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Prof. Linda Herrera Helping Transform Education 6,000 Miles Away

by Communications Office / May 6, 2019

Tarek Shawki and Linda Herrera

Big reforms, or "transformations," as they are being called, are underway within the Egyptian Ministry of Education and Technical Education (MOETE), and one of the College's own is helping guide this change. Professor Linda Herrera, EPOL, who is working as an education research consultant for the Ministry, recently led a workshop in Cairo with key stakeholders from the country's education policy and international donor community.

At the workshop, Professor Herrera discussed trends in educational research and plans to establish a specialized research unit to document and provide evidence-based policy support for Egypt's range of education reforms, which are commonly being called "Education 2.0." Herrera explained more about her unique connection to this Middle Eastern nation, and how her work throughout her career, and at Illinois, has prepared her for this moment.

Q: How did you come to be selected for this role?

LH: In 2016, Dr. Tarek Shawki, then serving in Egypt as Senior Strategic Advisor to the President for Education and Outreach, visited the University of Illinois at Urbana-Champaign where he had worked for 13 years in the Department of Theoretical and Applied Mechanics. He wanted to revisit the campus where he got his academic start as assistant and associate professor. Some of his colleagues in Cairo told him that a leading expert on Egyptian education, someone who had been documenting changes in the system since the 1990s, was teaching at Illinois. It was me. He made a visit to the College of Education where we met with a small group of faculty. Dr. Shawki expressed interest in some form of cooperation, but nothing concrete materialized at that time.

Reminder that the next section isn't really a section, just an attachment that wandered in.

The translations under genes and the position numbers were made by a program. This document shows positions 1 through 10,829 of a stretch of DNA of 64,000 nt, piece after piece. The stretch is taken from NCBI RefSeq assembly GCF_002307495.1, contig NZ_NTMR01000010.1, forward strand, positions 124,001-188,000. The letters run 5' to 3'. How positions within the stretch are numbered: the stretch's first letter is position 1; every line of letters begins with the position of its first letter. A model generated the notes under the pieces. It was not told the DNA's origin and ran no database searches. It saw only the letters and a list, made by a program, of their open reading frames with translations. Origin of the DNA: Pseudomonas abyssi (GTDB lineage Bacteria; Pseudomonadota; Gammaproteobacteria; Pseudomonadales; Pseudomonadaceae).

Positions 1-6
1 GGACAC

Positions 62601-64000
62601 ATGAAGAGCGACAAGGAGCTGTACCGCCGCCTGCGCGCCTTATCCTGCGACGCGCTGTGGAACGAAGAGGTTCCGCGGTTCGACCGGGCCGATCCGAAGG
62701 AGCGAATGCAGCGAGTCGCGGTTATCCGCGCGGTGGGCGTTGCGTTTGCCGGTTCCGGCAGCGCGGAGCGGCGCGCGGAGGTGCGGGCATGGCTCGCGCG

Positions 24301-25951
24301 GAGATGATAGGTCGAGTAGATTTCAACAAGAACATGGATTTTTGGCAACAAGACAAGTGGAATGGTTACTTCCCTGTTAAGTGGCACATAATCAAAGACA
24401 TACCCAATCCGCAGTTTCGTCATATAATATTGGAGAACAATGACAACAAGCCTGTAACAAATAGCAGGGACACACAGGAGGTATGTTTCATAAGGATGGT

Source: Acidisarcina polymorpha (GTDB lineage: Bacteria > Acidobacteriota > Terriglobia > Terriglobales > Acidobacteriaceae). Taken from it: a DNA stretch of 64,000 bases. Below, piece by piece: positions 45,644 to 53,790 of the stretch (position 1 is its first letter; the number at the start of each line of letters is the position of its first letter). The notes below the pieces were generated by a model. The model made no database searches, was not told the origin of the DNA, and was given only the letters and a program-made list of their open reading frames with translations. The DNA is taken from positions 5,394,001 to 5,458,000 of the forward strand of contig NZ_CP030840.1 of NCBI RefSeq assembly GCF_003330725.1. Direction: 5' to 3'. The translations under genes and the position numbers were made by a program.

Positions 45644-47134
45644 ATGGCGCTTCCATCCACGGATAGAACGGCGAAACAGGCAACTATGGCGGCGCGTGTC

Herrera WorkshopThen in 2018, Dr. Shawki was appointed Minister of Education and Technical Education. During the fall 2018 term, he reached out to me about getting involved in some capacity with the reforms, or "transformations," as they are called, and we had an extensive phone conversation to brainstorm. Soon thereafter, I traveled to Egypt where I visited schools, met with staff, advisors, donors, teacher trainers, and policy experts from the national and international community.

We came to the conclusion that my role would be to work towards establishing a specialized Education 2.0 research unit/program for evidence-based research that could inform policy, evaluate the impact of reforms, provide insights on culture change, analyze big data made recently available with the Egyptian Knowledge Bank and tablets in Year 10, and document the momentous reform process.

Q: How has your perspective, background, and expertise made a difference?